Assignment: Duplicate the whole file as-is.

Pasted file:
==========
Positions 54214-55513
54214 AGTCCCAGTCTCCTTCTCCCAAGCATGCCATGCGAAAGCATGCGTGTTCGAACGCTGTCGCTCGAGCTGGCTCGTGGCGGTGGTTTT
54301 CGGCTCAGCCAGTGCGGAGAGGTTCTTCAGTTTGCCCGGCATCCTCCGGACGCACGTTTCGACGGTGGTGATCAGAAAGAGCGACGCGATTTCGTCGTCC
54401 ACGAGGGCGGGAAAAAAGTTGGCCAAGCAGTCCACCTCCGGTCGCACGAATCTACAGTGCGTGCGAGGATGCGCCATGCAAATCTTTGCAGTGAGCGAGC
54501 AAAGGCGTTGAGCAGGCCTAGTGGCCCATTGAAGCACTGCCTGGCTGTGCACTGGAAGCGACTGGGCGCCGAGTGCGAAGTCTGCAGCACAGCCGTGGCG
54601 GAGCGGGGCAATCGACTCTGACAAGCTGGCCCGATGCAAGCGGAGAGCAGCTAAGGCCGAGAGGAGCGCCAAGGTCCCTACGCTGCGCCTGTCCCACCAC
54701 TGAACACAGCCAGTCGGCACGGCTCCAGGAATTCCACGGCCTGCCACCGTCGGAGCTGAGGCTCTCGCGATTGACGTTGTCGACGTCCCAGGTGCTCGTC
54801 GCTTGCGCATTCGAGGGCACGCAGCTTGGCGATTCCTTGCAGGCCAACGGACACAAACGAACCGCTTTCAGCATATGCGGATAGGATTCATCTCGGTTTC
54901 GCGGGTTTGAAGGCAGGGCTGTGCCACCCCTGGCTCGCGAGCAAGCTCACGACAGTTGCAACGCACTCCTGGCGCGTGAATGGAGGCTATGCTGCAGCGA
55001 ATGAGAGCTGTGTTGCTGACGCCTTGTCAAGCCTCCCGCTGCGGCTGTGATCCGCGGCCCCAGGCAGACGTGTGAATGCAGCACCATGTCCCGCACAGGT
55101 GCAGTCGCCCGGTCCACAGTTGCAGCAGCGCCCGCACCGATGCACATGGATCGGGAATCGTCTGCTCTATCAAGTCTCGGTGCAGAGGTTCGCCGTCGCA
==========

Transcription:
Positions 54214-55513
54214 AGTCCCAGTCTCCTTCTCCCAAGCATGCCATGCGAAAGCATGCGTGTTCGAACGCTGTCGCTCGAGCTGGCTCGTGGCGGTGGTTTT
54301 CGGCTCAGCCAGTGCGGAGAGGTTCTTCAGTTTGCCCGGCATCCTCCGGACGCACGTTTCGACGGTGGTGATCAGAAAGAGCGACGCGATTTCGTCGTCC
54401 ACGAGGGCGGGAAAAAAGTTGGCCAAGCAGTCCACCTCCGGTCGCACGAATCTACAGTGCGTGCGAGGATGCGCCATGCAAATCTTTGCAGTGAGCGAGC
54501 AAAGGCGTTGAGCAGGCCTAGTGGCCCATTGAAGCACTGCCTGGCTGTGCACTGGAAGCGACTGGGCGCCGAGTGCGAAGTCTGCAGCACAGCCGTGGCG
54601 GAGCGGGGCAATCGACTCTGACAAGCTGGCCCGATGCAAGCGGAGAGCAGCTAAGGCCGAGAGGAGCGCCAAGGTCCCTACGCTGCGCCTGTCCCACCAC
54701 TGAACACAGCCAGTCGGCACGGCTCCAGGAATTCCACGGCCTGCCACCGTCGGAGCTGAGGCTCTCGCGATTGACGTTGTCGACGTCCCAGGTGCTCGTC
54801 GCTTGCGCATTCGAGGGCACGCAGCTTGGCGATTCCTTGCAGGCCAACGGACACAAACGAACCGCTTTCAGCATATGCGGATAGGATTCATCTCGGTTTC
54901 GCGGGTTTGAAGGCAGGGCTGTGCCACCCCTGGCTCGCGAGCAAGCTCACGACAGTTGCAACGCACTCCTGGCGCGTGAATGGAGGCTATGCTGCAGCGA
55001 ATGAGAGCTGTGTTGCTGACGCCTTGTCAAGCCTCCCGCTGCGGCTGTGATCCGCGGCCCCAGGCAGACGTGTGAATGCAGCACCATGTCCCGCACAGGT
55101 GCAGTCGCCCGGTCCACAGTTGCAGCAGCGCCCGCACCGATGCACATGGATCGGGAATCGTCTGCTCTATCAAGTCTCGGTGCAGAGGTTCGCCGTCGCA